17 April 2024

Sidney Nolan, Canberra and the great artist's gift to the capital 50 years on

| Sasha Grishin
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Sidney Nolan Policeman in Wombat Hole (1946), part of the Ned Kelly series. Photo: Canberra Museum and Gallery.

Sidney Nolan is one of the major figures in 20th-century Australian art, and his invention of the emblematic figure of Ned Kelly — arguably the most famous icon in Australian art — is engraved on the national psyche.

Nolan was also a very uneven artist with a vast output. Barry Pearce, who curated Nolan’s major retrospective exhibition in Sydney in 2007, calculated that Nolan’s oeuvre, in paintings alone, stood at about 35,000 works.

Although the Nolan Estate has disputed this estimate, it is indisputable that the artist believed in the scattergun technique of art production, knowing that, ultimately, some of his pieces would hit their target while others would be sorted out by posterity.

Did the artist know which of his works were gems and which were simply gilded chestnuts? Although in response to my question, he told me that “posterity is a bitch and she takes what she wants”, I feel that secretly he had a good sense of what he considered as the strength of his oeuvre.


Sidney Nolan’s Under the Pier (1945) is a relatively early work in the artist’s career. Photo: Canberra Museum and Gallery

In 1974, Nolan selected 24 of his finest works, including 15 paintings from the 1940s Kelly series, and gifted them to the nation.

Subsequently, the artist bought back some of his paintings and continued to gift further pieces to the national Nolan Collection to be displayed at Lanyon. He fell in love with rural Lanyon, which epitomised the spirit of much of his art.

At the time of his death in 1992, the Nolan Collection had grown to 141 works.

Sadly, after 2007, the collection moved from the specially built Nolan Gallery at Lanyon to the Canberra Museum and Gallery in Civic where parts of the Nolan Collection are displayed in the upstairs gallery. It was argued at the time that Lanyon was too exposed to bushfire risk and that more tourists would see the works if they were on show in the city centre.

A second Nolan treasure in Canberra is the huge, sprawling Riverbend series, which the artist painted on nine large panels between 1964 and 1965. The painting relates to Ned Kelly and the artist’s childhood memories.

The ANU acquired Riverbend, and after spending many years in the Chifley Library, it found a permanent home in its own gallery at the ANU Drill Hall Gallery. The panels are intended to form an arc that would wrap around the viewer to create an immersive experience and were displayed in this manner at the university.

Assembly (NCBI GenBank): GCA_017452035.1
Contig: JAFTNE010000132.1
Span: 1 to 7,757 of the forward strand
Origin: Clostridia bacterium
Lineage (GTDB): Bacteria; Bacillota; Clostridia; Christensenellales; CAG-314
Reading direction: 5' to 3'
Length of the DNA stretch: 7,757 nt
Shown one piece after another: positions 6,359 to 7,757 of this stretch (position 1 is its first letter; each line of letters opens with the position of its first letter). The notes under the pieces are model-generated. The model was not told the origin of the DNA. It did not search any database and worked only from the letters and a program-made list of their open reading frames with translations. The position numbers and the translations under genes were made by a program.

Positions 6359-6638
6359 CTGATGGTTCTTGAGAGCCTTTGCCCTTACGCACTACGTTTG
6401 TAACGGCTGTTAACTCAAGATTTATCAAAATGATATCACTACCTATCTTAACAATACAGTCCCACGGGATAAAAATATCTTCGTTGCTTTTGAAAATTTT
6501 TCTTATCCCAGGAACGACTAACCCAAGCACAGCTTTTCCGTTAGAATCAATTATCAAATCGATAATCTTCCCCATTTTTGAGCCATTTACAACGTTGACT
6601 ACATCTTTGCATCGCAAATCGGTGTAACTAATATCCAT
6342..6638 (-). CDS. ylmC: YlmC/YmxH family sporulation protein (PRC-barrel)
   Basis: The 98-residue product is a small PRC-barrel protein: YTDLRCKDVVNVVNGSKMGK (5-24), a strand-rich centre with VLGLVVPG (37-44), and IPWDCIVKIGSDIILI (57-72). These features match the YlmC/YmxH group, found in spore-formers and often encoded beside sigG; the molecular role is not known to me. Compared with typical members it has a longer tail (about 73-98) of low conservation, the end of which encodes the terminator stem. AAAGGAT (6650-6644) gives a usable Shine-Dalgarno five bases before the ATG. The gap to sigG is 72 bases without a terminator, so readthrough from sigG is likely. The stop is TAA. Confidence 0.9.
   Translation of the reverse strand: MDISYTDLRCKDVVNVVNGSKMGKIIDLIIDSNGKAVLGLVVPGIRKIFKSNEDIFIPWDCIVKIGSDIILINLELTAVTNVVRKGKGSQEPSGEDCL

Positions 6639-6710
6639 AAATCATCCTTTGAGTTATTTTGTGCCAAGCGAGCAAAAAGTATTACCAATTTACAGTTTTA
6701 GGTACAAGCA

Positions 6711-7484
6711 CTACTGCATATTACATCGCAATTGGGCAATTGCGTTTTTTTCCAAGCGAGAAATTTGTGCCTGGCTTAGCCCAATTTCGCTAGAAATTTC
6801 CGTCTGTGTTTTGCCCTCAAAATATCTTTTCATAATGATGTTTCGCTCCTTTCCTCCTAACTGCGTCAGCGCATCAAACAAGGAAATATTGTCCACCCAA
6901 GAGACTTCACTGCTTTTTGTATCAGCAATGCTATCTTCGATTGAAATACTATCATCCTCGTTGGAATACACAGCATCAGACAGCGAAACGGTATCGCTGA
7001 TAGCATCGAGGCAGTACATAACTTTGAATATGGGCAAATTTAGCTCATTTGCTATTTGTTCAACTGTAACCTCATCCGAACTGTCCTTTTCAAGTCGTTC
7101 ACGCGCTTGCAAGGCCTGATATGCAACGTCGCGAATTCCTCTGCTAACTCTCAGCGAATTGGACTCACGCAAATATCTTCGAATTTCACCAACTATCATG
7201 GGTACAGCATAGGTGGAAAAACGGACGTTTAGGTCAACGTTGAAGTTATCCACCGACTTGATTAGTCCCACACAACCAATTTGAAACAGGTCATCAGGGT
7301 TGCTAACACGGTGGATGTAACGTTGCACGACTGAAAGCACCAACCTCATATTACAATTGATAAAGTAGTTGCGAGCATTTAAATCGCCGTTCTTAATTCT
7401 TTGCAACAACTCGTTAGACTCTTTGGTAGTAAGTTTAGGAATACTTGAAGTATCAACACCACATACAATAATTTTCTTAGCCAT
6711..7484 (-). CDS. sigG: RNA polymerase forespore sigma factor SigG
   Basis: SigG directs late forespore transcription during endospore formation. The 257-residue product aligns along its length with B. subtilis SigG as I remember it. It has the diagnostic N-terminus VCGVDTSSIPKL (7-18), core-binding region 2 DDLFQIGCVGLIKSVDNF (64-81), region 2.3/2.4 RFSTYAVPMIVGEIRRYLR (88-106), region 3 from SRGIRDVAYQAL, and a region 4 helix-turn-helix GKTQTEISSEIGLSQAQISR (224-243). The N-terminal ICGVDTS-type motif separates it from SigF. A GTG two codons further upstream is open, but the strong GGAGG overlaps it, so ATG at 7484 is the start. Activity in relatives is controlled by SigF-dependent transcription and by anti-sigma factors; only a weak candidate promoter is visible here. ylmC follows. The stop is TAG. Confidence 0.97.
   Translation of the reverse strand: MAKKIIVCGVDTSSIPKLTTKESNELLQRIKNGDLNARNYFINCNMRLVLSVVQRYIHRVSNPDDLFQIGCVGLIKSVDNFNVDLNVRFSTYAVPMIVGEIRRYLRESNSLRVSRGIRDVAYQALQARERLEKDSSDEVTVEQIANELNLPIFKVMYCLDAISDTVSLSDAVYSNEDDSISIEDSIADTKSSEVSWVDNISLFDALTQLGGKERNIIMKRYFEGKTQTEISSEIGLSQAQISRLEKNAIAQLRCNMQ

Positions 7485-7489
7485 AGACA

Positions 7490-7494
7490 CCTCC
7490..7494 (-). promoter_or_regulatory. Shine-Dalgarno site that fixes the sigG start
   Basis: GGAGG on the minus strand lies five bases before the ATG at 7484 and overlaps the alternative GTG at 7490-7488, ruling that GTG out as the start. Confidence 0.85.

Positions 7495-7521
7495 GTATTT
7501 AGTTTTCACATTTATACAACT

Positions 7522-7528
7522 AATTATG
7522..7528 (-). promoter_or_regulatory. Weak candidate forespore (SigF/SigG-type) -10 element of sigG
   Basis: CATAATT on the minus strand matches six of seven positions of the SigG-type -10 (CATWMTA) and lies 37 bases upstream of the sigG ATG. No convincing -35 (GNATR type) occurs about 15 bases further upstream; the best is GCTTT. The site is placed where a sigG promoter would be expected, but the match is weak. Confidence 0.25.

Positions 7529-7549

Sidney Nolan’s giant Riverbend work from 1964-65 is on loan from the ANU Art Collection. Photo: Canberra Museum and Gallery.

As the Drill Hall Gallery is undergoing renovations and is closed for the first half of this year, an opportunity presented itself to display Riverbend at CMAG in conjunction with 24 Nolan paintings from the Nolan Collection.

There is an interesting dialogue between the Kelly paintings from the 1940s and the Kelly paintings from the 1960s, Nolan’s changing attitude to landscape, and the figure of the fugitive.

Whereas in the 1940s, Nolan openly identified with the outlaw and, to some extent, viewed himself as being on the run after he had deserted from the Australian Army, 20 years later, Kelly had become something of a universal symbol of alienation.

Nolan commented that for his symbol of alienation, he took Kazimir Malevich’s Black Square, superimposed on the Australian bush, as a symbol of someone not belonging in their environment.


Sidney Nolan’s Central Australia (1950) is a mid-career work. Photo: Canberra Museum and Gallery.

There is also a huge development in technique from the simplified starkness of his early paintings in the shining surface of Ripolin enamel to the lush and sophisticated colour-saturated later oil paintings. The selection of paintings from the CMAG collection also includes some of the classic Central Australian desert images and Nolan’s very early urban seascapes.

One disappointment with the CMAG exhibition is the unsympathetic display of the Nolan paintings, where a bit of effort could have been made to replicate the curve of Riverbend to enhance the viewing experience.

This notwithstanding, the Nolan exhibition presents a rare opportunity to see two of the great Nolan treasures held in separate collections in Canberra brought together for a wonderful celebration of the genius of one of Australia’s greatest 20th-century artists.

Sidney Nolan is at the Canberra Museum and Gallery until 28 July. The free exhibition is open Monday to Friday from 10 am to 4 pm and Saturday and Sunday from 12 noon to 4 pm.

Sasha Grishin is a critic and writer.

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